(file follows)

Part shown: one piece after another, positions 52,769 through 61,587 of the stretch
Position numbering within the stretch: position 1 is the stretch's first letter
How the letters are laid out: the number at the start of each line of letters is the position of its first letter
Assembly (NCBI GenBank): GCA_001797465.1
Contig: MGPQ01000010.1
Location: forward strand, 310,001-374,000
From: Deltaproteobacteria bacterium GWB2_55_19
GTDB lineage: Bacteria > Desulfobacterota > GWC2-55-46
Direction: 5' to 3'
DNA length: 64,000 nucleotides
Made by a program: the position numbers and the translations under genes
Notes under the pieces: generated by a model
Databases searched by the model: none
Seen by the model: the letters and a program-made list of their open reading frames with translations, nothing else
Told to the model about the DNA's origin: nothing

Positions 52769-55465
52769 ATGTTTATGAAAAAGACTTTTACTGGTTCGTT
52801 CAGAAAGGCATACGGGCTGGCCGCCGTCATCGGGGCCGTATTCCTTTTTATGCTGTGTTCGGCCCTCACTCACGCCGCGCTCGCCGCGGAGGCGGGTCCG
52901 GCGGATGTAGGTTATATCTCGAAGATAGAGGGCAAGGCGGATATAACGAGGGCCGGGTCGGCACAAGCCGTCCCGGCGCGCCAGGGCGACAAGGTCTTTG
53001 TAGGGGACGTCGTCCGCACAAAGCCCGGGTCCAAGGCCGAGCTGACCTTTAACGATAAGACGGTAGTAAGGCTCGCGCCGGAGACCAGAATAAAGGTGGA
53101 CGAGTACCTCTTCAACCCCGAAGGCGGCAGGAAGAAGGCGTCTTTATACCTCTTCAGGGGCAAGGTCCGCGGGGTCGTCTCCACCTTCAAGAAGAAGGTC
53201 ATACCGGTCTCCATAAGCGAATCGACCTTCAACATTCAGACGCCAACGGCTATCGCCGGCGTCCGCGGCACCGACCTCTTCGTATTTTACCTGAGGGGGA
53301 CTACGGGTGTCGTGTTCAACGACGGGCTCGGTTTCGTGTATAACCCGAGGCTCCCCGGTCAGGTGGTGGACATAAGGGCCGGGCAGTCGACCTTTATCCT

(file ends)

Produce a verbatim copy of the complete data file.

Part shown: one piece after another, positions 52,769 through 61,587 of the stretch
Position numbering within the stretch: position 1 is the stretch's first letter
How the letters are laid out: the number at the start of each line of letters is the position of its first letter
Assembly (NCBI GenBank): GCA_001797465.1
Contig: MGPQ01000010.1
Location: forward strand, 310,001-374,000
From: Deltaproteobacteria bacterium GWB2_55_19
GTDB lineage: Bacteria > Desulfobacterota > GWC2-55-46
Direction: 5' to 3'
DNA length: 64,000 nucleotides
Made by a program: the position numbers and the translations under genes
Notes under the pieces: generated by a model
Databases searched by the model: none
Seen by the model: the letters and a program-made list of their open reading frames with translations, nothing else
Told to the model about the DNA's origin: nothing

Positions 52769-55465
52769 ATGTTTATGAAAAAGACTTTTACTGGTTCGTT
52801 CAGAAAGGCATACGGGCTGGCCGCCGTCATCGGGGCCGTATTCCTTTTTATGCTGTGTTCGGCCCTCACTCACGCCGCGCTCGCCGCGGAGGCGGGTCCG
52901 GCGGATGTAGGTTATATCTCGAAGATAGAGGGCAAGGCGGATATAACGAGGGCCGGGTCGGCACAAGCCGTCCCGGCGCGCCAGGGCGACAAGGTCTTTG
53001 TAGGGGACGTCGTCCGCACAAAGCCCGGGTCCAAGGCCGAGCTGACCTTTAACGATAAGACGGTAGTAAGGCTCGCGCCGGAGACCAGAATAAAGGTGGA
53101 CGAGTACCTCTTCAACCCCGAAGGCGGCAGGAAGAAGGCGTCTTTATACCTCTTCAGGGGCAAGGTCCGCGGGGTCGTCTCCACCTTCAAGAAGAAGGTC
53201 ATACCGGTCTCCATAAGCGAATCGACCTTCAACATTCAGACGCCAACGGCTATCGCCGGCGTCCGCGGCACCGACCTCTTCGTATTTTACCTGAGGGGGA
53301 CTACGGGTGTCGTGTTCAACGACGGGCTCGGTTTCGTGTATAACCCGAGGCTCCCCGGTCAGGTGGTGGACATAAGGGCCGGGCAGTCGACCTTTATCCT